Francisco Hernández-Chavarría - 2014 - Costa Rica


When I was finishing the Electro-etching handbook in the English version in 2012, I sent an email to Francisco Hernández-Chavarria (a master printmaker from Costa Rica) with a chapter I wanted to include as a result of my experiences with electro-etching aluminium plates. These experiments were performed following the instructions of his article “Aguafuerte electrolítico sobre aluminio, hierro y acero” (Electro-etching on aluminium, iron and steel), published in Grabado y Edición, 2011. A process he named sacrificial metal electro-etching*. Francisco replied excited about my article, followed by an email exchange discussing our experiences and evaluating the pros and cons of sacrificial metal electro-etching that took us even a few steps further with electrolytic etching.

We never thought we would personally meet each other. My surprise was that Francisco and his wife Patricia visited Italy and Greece and before going back to Costa Rica they came over to Gran Canaria. It was a pleasure to have them in our residency for a week and a half in October. We had time to do some sightseeing, share long talks and then in the studio practise together those techniques that we were more interested in.

Francisco worked on aluminium plates with acrylic paints and acrylic floor wax varnish to obtain microdot **, with sacrificial metal electro-etching using a power supply of a PC. He practiced lines and microdot with graphite intaglio ink hard ground on iron and aluminium plates. He even did a solar plate etch, a technique that he did not know and was so enthusiastic to the point he would like to find a formula to obtain photopolymer on his own and then make it affordable to the rest of the printmaker community. I wish him luck and that he finds it soon!    

From my behalf I appreciate the respect shown by Francisco towards the electro-etching processes I practice, and the number of tricks and formulas that he transmitted me; how to prepare  'limonene' a natural solvent from peel citrus, or how to make the connections of a power supply of a PC for electro-etching. I could understand his way and his interest in safer electro-etching and cheaper metals and recycled materials such as iron and aluminium (as zinc, that is virtually not used in Costa Rica and copper is expensive in most countries). Francisco, who has a great scientist knowledge of the materials, a great interest in experimenting with simple processes and everyday materials, and an enviable ease of communicating results. He has made a great contribution to the community of printmakes. Thank you very much “maestro”.    

* The process using sodium chloride as an electrolyte, instead of using an electrolyte of a salt of the same metal to be electro-etched. For more information see the articles Electro-etching Made Easy and The Basis of Electro-etching.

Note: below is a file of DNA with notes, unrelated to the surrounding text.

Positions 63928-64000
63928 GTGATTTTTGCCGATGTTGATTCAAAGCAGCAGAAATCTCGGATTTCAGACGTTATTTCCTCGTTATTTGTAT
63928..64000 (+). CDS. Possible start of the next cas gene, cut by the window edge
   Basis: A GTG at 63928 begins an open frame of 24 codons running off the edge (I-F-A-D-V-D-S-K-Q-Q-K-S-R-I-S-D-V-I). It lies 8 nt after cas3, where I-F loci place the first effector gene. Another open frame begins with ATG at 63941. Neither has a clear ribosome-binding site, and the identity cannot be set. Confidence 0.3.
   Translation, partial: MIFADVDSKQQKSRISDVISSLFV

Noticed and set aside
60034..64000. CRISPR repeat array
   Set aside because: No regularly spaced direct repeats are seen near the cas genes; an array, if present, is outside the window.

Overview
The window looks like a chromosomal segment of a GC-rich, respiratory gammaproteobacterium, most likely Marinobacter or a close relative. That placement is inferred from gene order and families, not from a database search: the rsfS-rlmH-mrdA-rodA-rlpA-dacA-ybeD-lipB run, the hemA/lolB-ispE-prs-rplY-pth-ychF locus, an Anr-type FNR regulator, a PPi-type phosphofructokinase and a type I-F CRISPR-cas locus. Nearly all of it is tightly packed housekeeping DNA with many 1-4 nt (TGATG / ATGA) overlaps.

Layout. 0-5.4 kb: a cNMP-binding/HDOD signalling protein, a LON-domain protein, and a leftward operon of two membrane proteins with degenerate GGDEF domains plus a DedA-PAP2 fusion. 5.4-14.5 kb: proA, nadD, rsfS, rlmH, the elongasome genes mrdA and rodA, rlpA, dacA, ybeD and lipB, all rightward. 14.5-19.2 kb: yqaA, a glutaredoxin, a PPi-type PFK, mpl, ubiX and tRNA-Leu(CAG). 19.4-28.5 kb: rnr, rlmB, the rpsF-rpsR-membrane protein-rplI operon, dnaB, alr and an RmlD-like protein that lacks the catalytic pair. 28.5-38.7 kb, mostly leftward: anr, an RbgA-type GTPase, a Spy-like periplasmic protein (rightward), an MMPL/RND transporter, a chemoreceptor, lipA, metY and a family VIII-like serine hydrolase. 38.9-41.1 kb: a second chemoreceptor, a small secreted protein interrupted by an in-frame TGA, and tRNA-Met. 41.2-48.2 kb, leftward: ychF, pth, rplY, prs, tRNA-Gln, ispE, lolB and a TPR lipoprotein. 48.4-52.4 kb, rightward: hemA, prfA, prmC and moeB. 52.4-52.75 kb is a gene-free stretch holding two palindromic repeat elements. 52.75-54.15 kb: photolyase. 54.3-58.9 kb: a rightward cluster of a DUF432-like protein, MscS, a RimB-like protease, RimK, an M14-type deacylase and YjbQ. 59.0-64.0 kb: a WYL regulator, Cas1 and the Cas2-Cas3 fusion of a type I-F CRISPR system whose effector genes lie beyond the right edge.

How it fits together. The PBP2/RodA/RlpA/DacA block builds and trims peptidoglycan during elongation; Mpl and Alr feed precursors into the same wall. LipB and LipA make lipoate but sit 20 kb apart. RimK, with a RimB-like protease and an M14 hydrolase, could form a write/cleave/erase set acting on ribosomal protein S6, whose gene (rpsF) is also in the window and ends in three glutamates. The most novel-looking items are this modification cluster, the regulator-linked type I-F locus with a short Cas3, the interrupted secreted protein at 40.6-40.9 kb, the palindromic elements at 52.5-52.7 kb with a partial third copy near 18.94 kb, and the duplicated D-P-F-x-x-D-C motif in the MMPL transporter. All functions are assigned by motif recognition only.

**  Fine, printable granulation produced by electrolytic action on the bare surface of the metal on plates etched by electrolysis. An efect similar to traditional aquatint with rosin, a toxic and flammable material.

Pictures from the workshop

comoalumno 01

Chavarría y Crujera 03

Francisco Hernández-Chavarría Speaks about his Residency

After an exhausting European tour with my wife, we arrived at the workshop-studio-laboratory of Alfonso Crujera, at Gran Canaria, which was like finding an oasis of wisdom and learning from the hand of a true master of etching and an experimental scientist.

The stay at that workshop was complemented with the peace, love and the tranquility of a lovely family: Amparo and Alfonso, a beautiful couple, in their stone house built more than a century ago, nestled between two boulder sand framed by a modern bridge, "the bridge", and facing, the roaring waves of the crystalline Atlantic ocean: Sure, was a beautiful oasis!

My visit to Alfonso´s workshop was due to a kind invitation, after exchanging emails about electrolysis, and our worries for the safety of non-toxic printmaking. The aim was to exchange knowledge and opinions. However, I was the most favored, because I learned many important things and ingenious tricks about printmaking, from otherwise inking a plate to an easy way to print several plates in a single paper. Also, I had the opportunity to work in his workshop that is equipped as I never imagined a workshop. Then, the last days I worked as in my house (an improvised workshop), using table salt as universal electrolyte for any metal, and a power supply of a desktop computer, and with  metals, such as iron and aluminum; a system that also allows for etching stainless steel and copper: The cheapest way for etching!

Pending work: Evaluation of the safety of the gases liberated, a little bit of hydrogen and chlorine. In my opinion, opening a window is the easiest way to dilute to negligible levels; however, the laboratory tests wait for us.

In summary, we enjoyed a wonderful stay at Gran Canaria, waiting for its completion at Costa Rica.

Francisco Hernández-Chavarría's etching

© Alfonso Crujera 2014